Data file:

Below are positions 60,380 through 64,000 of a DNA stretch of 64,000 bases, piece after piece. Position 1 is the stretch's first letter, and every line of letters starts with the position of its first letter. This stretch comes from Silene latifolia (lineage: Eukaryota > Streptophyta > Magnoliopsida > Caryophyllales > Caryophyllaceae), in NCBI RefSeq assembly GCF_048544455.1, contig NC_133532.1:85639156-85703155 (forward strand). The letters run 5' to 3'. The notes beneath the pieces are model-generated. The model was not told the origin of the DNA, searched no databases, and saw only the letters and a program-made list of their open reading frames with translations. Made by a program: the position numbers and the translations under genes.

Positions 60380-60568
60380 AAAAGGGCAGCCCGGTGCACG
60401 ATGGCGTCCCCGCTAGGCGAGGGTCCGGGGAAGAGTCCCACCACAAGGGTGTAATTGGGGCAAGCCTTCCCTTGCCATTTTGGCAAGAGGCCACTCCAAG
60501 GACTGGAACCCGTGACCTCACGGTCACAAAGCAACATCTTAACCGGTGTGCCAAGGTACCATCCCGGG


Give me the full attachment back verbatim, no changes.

Below are positions 60,380 through 64,000 of a DNA stretch of 64,000 bases, piece after piece. Position 1 is the stretch's first letter, and every line of letters starts with the position of its first letter. This stretch comes from Silene latifolia (lineage: Eukaryota > Streptophyta > Magnoliopsida > Caryophyllales > Caryophyllaceae), in NCBI RefSeq assembly GCF_048544455.1, contig NC_133532.1:85639156-85703155 (forward strand). The letters run 5' to 3'. The notes beneath the pieces are model-generated. The model was not told the origin of the DNA, searched no databases, and saw only the letters and a program-made list of their open reading frames with translations. Made by a program: the position numbers and the translations under genes.

Positions 60380-60568
60380 AAAAGGGCAGCCCGGTGCACG
60401 ATGGCGTCCCCGCTAGGCGAGGGTCCGGGGAAGAGTCCCACCACAAGGGTGTAATTGGGGCAAGCCTTCCCTTGCCATTTTGGCAAGAGGCCACTCCAAG
60501 GACTGGAACCCGTGACCTCACGGTCACAAAGCAACATCTTAACCGGTGTGCCAAGGTACCATCCCGGG